A Quick Assessment and Other Themes

So, taking a step back, and looking at where I am in my novel… at last count, my main character was about to confess that she may not have… exactly… uhm… killed the person everyone assumes she killed. Actually, he might be alive and well, and fidgeting around in her basement, reading sports magazines, and eating Cracker Jack. (Or whatever the interplanetary, non-sports oriented version of that is.)

The character she is talking to keeps bouncing back and forth between being about eight (shut up, it’s fiction) and sixteen (with stops at every station in between). I’m fairly sure there’s probably a minimum acceptable age at which to have the you know that guy I was supposed to kill? Didn’t. Conversation. So, I’m thinking he’ll probably wind up closer to sixteen, although maybe a little younger.

Definitely a re-write it couple of chapters.

I’m also stumbling into questions of theme, and what the hell is this story really about?

Aliens from outer space.

Some of them are blue.

Some of them look like you.

I always hated theme in high school. It was the part where you took a perfectly good story about aliens from outer space, and then announced, but it’s actually about world peace and puberty. Rorschach for English majors.

Hey, but you’re the one showing me all the dirty pictures.

I spent a lot of time looking for themes, and the ones I found were never the “right” ones.

Then again, if I’m writing the book, how could I possibly be wrong about the themes? Well, don’t worry. Someone’s bound to find a way sooner or later.

Confessions From The Writer’s Hard Drive

Somewhere, in the deep, dark depths of my hard drive, I have a mostly-complete manuscript of a prurient nature. Well, it really, really wants to be prurient, anyway. I’m not sure it quite makes it, since I don’t really have the attention span for other people’s sex lives… no, not even if they’re my own figments’ sex lives. Because, uhm… **plot bunny** and suddenly, there’s a series of explosions I have to deal with.

I do, however, go through a fairly regular phase of creative despair in which I’m absolutely positive my stories suck, and I should just turn to writing for the erotica of the month club.

In general, something usually kicks in and saves me before I get too far into Butch Billionaire Bad Boys in Space. But the knowledge that whatever I’m working on doesn’t have to be good is usually a pretty good way of kick-starting the creative juices, particularly on days when I’m not sure I’m capable of being good.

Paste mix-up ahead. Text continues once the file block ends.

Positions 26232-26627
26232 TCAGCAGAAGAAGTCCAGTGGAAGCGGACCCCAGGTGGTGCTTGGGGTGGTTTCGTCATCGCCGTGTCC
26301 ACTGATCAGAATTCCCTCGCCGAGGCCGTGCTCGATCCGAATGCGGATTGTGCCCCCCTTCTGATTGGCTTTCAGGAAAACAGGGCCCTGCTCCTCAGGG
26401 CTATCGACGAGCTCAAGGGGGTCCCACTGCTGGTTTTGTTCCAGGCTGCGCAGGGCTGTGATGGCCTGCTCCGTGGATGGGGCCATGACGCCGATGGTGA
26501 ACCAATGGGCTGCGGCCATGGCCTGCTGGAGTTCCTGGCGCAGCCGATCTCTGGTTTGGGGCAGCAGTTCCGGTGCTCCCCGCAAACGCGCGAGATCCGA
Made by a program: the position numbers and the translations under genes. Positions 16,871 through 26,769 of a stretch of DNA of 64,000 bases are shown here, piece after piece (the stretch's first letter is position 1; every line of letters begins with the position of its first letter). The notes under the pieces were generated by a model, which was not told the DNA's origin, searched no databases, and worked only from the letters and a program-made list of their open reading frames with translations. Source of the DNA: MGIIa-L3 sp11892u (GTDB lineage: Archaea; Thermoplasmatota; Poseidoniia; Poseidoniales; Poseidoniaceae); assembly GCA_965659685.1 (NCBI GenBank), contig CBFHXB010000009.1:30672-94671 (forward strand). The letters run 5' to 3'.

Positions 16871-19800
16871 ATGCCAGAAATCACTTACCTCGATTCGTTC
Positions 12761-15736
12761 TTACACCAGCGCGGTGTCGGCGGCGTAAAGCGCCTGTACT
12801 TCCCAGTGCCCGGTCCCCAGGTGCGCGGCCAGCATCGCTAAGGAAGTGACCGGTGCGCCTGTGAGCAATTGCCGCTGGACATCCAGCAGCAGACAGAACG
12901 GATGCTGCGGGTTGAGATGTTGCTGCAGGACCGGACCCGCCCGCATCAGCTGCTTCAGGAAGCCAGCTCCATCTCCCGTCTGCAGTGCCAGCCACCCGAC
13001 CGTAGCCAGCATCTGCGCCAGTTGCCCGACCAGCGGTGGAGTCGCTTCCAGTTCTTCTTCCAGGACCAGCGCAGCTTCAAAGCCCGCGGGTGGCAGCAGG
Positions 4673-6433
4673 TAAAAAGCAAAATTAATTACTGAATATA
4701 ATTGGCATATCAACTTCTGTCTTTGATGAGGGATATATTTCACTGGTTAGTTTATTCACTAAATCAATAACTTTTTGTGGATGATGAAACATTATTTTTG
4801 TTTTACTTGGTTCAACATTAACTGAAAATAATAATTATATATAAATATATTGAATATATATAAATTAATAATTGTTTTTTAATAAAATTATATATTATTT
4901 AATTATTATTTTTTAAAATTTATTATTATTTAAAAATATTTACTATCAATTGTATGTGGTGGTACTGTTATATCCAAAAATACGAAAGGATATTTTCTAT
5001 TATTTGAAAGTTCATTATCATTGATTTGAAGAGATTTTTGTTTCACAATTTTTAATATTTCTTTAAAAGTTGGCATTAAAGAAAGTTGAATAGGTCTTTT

If I were going to write a romance, let’s be honest… it would probably include the words “And then he standardized her spelling, cut out sixty-two percent of her commas, and did some structural things with subplot B that somehow made the whole thing work. Also, he remembered to drop those books off at the library before she got fined. The End.”

Well, the closest I ever got is this manuscript. That lives on my hard drive. 89,000 words. That I will probably never revise, and that… well, let’s be honest… if it’s grounded in the real world (it is) and nobody dies (they don’t) I probably will never figure out quite what to do with it.

I can actually tell you why it was useful to write, though. It helped me to pin down exactly what it is that my stories tend to have in common. I tend to write about complex relationships–between individuals and cultures–and it doesn’t really matter whether I’m writing science fiction, or a romance, or a murder mystery, that will be there.

I think knowing that helps me to skim over the writers’ block phase faster. You know… what are the weirdest people I can possibly put in the same space ship? Right now, I’m moving on to something sorta different, but still the same. It’s a strange sort of thing.

I also think writing a lot without necessarily intending to keep everything has helped me get to a point where I can make more objective decisions about what’s worth revising, and when it’s time to move on.